• One-day medical surgical stay, $1909 to $3900
      • Screening mammogram, $95 to $405
      At least one hospital spokesperson was frank about the lack of relationship between "list prices" and actual costs. Jan Emerson, a spokesperson for the California Hospital Association, stated "There's zero connection between costs, charges, and reimbursements. In many cases, to get $5 more from the health plans you have to raise your charges $50 or more."
      The hospitals may be using inflated prices as a tool to extract more reimbursement from managed care organizations and insurance companies. These "list prices," however, are not without consequences for patients.
      While insurance companies or managed care organizations usually pay just a fraction of these "list prices," the uninsured, who are often poor, may be charged the full prices, and may or may not easily obtain discounts. The article included the anecdote of an uninsured waiter who was charged a total of $43,000 by a not-for-profit hospital and his surgeon for an appendectomy. The hospital later offered him a discounted charge of $21,000, but this was still too much for him to afford. We have posted other examples of hospitals charging the uninsured their full, often stratospheric "rack rates." (Also see this post.)
      The article noted that Medicare and managed care organizations often make their reimbursements functions of the "list prices," providing an inducement for hospitals to raise these prices as high as they can.
      This last point is important. One would think that managed care organizations, which have been promoted primarily because of their ability to control costs, might have some idea what reasonable reimbursement might be for common health care services, regardless of how high hospitals set their "list prices." However, they seem to think they are getting a good deal if they can achieve a certain percentage discount from whatever the hospital charges, no matter how high it is. (Recall an earlier example of UnitedHealth being willing to reimburse a Tenet hospital $1275 after the hospital charged $2713 for a one-hour physical therapy evaluation session. Presumably this kind of astute bargaining is why the CEO of United Health Group got over $124 million in total compensation in 2004.)
      In summary, although a true market for health care requires that consumers have complete pricing information, hospitals have traditionally kept the prices of their services secret. Furthermore, their list prices often seem wildly inflated, because managed care organizations think they are getting a good deal if they can reduce the list prices by what appears to them to be a large proportion. These organizations, who advertise themselves as rational agents of cost-control, seem clueless about how hospitals have manipulated their simplistic schemes to discount their charges.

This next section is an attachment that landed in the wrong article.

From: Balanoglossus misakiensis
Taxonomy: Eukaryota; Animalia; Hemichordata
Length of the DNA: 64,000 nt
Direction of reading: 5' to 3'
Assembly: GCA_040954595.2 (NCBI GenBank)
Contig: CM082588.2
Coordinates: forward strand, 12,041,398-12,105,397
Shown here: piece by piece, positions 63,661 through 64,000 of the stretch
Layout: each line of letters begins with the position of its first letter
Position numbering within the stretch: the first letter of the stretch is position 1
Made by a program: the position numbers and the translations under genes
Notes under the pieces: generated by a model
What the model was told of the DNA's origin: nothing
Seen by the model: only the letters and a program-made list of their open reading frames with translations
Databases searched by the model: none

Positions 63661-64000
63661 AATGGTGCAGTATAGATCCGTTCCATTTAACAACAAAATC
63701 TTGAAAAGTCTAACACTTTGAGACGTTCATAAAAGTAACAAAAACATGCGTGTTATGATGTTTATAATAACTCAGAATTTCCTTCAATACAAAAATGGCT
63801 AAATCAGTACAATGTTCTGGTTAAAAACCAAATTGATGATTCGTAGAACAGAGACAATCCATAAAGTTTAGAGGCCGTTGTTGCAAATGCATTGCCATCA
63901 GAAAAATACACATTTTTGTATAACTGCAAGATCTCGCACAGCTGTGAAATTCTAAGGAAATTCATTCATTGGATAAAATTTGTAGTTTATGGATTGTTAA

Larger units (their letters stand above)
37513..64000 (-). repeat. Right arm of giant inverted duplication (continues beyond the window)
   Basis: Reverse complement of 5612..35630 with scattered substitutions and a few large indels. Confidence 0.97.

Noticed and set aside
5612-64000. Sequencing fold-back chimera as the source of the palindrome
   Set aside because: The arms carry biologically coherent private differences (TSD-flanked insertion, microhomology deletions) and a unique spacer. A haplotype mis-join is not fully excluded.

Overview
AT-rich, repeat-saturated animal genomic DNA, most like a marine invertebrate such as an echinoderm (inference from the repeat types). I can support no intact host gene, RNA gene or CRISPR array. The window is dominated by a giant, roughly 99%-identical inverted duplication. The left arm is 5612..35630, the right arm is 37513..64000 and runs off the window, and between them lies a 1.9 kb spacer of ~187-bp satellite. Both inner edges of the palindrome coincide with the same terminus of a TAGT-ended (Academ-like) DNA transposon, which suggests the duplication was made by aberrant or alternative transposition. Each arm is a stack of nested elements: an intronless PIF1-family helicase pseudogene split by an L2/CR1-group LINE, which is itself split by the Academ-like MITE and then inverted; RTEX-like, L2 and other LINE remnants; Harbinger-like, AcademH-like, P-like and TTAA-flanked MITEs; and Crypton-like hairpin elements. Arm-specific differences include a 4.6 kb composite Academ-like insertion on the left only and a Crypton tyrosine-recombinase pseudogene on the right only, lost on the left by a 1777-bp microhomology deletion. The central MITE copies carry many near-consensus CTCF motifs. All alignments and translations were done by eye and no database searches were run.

This is another argument for physicians assuming the role of watchdogs on behalf of their patients, guarding them against the incompetence and self-interest of powerful health care organizations.

      Detroit Hospitals' Advertising War

      Although pharmaceutical companies have been rightly criticized for pushing marketing rather than science, they are not the only health care organizations that may do so.
      The Detroit News reports on an advertising war being waged by area hospitals. What's notable is how some hospitals, as the paper put it, "say hawking hospital services is no different than selling cola or a car." (The quote is of the article, but was not attributed to a particular person by the reporter.)
      In particular, Beaumont Hospital has pursued an advertising campaign to get patients to pick a Beaumont doctor. Its web-site has a pop-up that flashes, "Are you at risk for a heart attack? Do you have a Beaumont doctor?"
      Beaumont Director of Marketing and Public Affairs Michael Killian defended the campaign, first noting that patients still need to check out their doctors themselves, "Patients ought to ask every question they can, probe into everything that worries them." But he justified the "foreboding" advertising by saying that connecting with patients emotionally is necessary to get them to seek needed care, "People don't make decisions based on fact. They make decisions based on feeling. If you don't connect with somebody emotionally, you don't connect."
      Emotional appeals are unlikely to create better informed patients. Cynically advocating decision making based on emotions may bring in more money, but is unlikely to inspire better decision making.
      As I stated in my comment below, physicians need to become watchdogs with loud barks and sharp teeth who will protect patients against all kinds of exploitation by all kinds of powerful health care organizations.

      Saturday, May 21, 2005

      Questionable Deliberations on the Vagus Nerve Stimulator to Treat Severe Depression

      The NY Times reports on the curious deliberations by a US Food and Drug Administration (FDA) expert advisory panel on the approval of an implanted vagus nerve stimulator as a treatment for severe depression. The committee was informed about the results of a randomized controlled trial which, as far as I can tell after several PubMed searches, has not yet been published.